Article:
School reform propositions in Idaho will be ‘catalyst for turnout’
BOISE – Idaho voters are riled up and ready to vote, with a contentious school-reform debate reverberating in the state’s airwaves and decisions looming on every seat in the Legislature, key local races, two constitutional amendments and seats in Congress.
Idaho Secretary of State Ben Ysursa is predicting that 78 percent of the state’s registered voters will cast ballots, and forecasting a long night of ballot-counting before final results are tallied. Some large counties have advised election-night workers their shifts could run to 5 a.m. the next day.
“Early voting has been heavy,” Ysursa said. “Certainly we think the presidential year obviously drives turnout – Gov. (Mitt) Romney’s very strong in this state. And it’s obvious Propositions 1, 2 and 3, with the campaign spending getting these messages out, is going to be a catalyst for turnout.”
With its heavy Mormon population – nearly a third of the state’s residents are members of the Church of Jesus Christ of Latter-day Saints – the prospect of the nation possibly electing its first Mormon president has drawn positive attention in Idaho.
But it’s the controversial school reform propositions that have driven the election debate in Idaho this year.
At the urging of state schools Superintendent Tom Luna, Idaho lawmakers in 2011 enacted sweeping reforms, from curbing teachers’ collective bargaining rights and imposing a new merit-pay bonus system to requiring laptop computers for every high school student and a new focus on online learning. After three years of sharp cuts in school funding, the changes were billed as a way to educate more students at a higher level without spending more money.
Thousands of citizens signed petitions to contest the laws, and the result is three propositions on Tuesday’s ballot.
A “yes” vote keeps the laws; a “no” vote repeals them. The laws need a simple majority support to stand.
Polls will be open Tuesday from 8 a.m. to 8 p.m., and as early as 7 a.m. in some areas, including Kootenai County. Information about polling places, many of which have changed since the last election, is available online at www.idahovotes.gov.
Idaho is one of just eight states that allows same-day registration at the polls. Voters who want to register must bring a photo ID and proof of residence if their current residence isn’t listed on their ID. For those already registered, a photo ID is required, but those without can sign a simple affidavit to verify their identity.
“The goal is no valid eligible voter gets turned away,” Ysursa said.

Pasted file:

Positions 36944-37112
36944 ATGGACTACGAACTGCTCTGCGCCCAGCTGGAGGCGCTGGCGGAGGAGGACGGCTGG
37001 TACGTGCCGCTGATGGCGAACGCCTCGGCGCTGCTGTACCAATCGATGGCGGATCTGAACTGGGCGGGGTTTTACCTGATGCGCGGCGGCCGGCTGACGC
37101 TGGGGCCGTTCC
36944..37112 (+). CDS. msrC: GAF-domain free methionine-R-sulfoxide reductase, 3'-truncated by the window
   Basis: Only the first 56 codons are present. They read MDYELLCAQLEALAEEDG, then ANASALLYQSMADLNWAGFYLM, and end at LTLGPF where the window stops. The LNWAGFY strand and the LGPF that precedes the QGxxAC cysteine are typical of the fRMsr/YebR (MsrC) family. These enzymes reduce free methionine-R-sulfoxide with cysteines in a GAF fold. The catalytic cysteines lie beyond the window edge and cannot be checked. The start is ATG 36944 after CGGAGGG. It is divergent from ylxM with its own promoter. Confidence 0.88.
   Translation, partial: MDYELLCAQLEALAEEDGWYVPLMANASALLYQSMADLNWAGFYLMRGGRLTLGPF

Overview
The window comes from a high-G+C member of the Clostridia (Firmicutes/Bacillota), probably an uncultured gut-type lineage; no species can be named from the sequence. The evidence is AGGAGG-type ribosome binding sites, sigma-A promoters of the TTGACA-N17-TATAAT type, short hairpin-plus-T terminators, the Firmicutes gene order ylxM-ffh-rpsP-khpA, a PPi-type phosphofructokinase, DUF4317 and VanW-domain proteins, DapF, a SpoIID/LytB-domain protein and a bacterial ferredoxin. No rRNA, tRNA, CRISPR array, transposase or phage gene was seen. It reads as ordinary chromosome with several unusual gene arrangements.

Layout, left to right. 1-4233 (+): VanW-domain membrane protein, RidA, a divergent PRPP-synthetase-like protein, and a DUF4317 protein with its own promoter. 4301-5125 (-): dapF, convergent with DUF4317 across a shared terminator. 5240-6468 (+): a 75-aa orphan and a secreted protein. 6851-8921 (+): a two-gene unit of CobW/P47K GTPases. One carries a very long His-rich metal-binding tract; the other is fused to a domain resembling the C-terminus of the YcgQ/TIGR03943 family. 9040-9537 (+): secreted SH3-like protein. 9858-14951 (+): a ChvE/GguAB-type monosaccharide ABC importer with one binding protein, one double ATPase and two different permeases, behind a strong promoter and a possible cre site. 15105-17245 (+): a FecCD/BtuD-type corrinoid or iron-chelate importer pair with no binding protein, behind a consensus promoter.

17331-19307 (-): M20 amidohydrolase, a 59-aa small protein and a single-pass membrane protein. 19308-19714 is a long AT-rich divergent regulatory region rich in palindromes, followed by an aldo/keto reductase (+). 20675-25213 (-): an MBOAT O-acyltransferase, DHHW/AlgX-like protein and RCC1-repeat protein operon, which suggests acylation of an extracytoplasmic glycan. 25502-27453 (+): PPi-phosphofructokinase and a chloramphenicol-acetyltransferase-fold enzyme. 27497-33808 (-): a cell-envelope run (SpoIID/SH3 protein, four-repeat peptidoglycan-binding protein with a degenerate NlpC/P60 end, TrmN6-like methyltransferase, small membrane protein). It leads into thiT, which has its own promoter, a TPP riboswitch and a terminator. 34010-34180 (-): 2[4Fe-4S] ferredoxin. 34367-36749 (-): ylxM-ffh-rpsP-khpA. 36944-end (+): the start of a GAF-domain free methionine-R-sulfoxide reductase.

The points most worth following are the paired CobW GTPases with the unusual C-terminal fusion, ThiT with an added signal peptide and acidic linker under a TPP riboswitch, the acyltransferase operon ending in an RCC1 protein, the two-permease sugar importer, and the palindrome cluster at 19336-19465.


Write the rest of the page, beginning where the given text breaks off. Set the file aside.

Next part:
In Kootenai County, four candidates are competing to be the first new county sheriff in 13 years; 10 candidates are vying for three seats on the North Idaho College board of trustees; and voters are being asked if they want to switch to a county manager system.
Legislative races include the battle for tax-protesting Rep. Phil Hart’s seat between Republican Ed Morse and Democrat Dan English, after Hart lost in the primary. Hart ally Rep. Vito Barbieri, R-Dalton Gardens, who’s calling for Christians to pull their children out of “godless” public schools, faces Democratic challenger Cheryl Stransky, also of Dalton Gardens.
Sen. John Goedde, R-Coeur d’Alene, the lead legislative sponsor of the school reform laws, faces challenges from retired teacher and military officer Warren Ducote Jr., a Democrat, and independent Jeremy Boggess. Democrats are vying for every legislative seat in Kootenai County this year; in past elections, they’d conceded many without challenge.
First-term U.S Rep. Raul Labrador, a Republican, faces a challenge from former NFL football player Jimmy Farris, a Democrat and Lewiston native whose high-energy campaigning has had him traveling the 1st Congressional District in his BMW despite a dearth of fundraising.
Two constitutional amendments are on the ballot. One is SJR 102, a one-word change regarding probation services that matches the constitution’s wording to current practices. The other is more controversial: HJR2aa would enshrine in the Idaho Constitution a right to hunt, fish and trap. Thirteen states have done that, but only five specifically mention trapping. Lawmakers also added clauses to the amendment to protect water rights and address other issues, raising questions about possible unintended consequences. Still, such proposals almost always pass, particularly in outdoorsy states like Idaho.
Constitutional amendments need a two-thirds vote in each house of the Legislature to make the ballot and a simple majority of the voters to pass.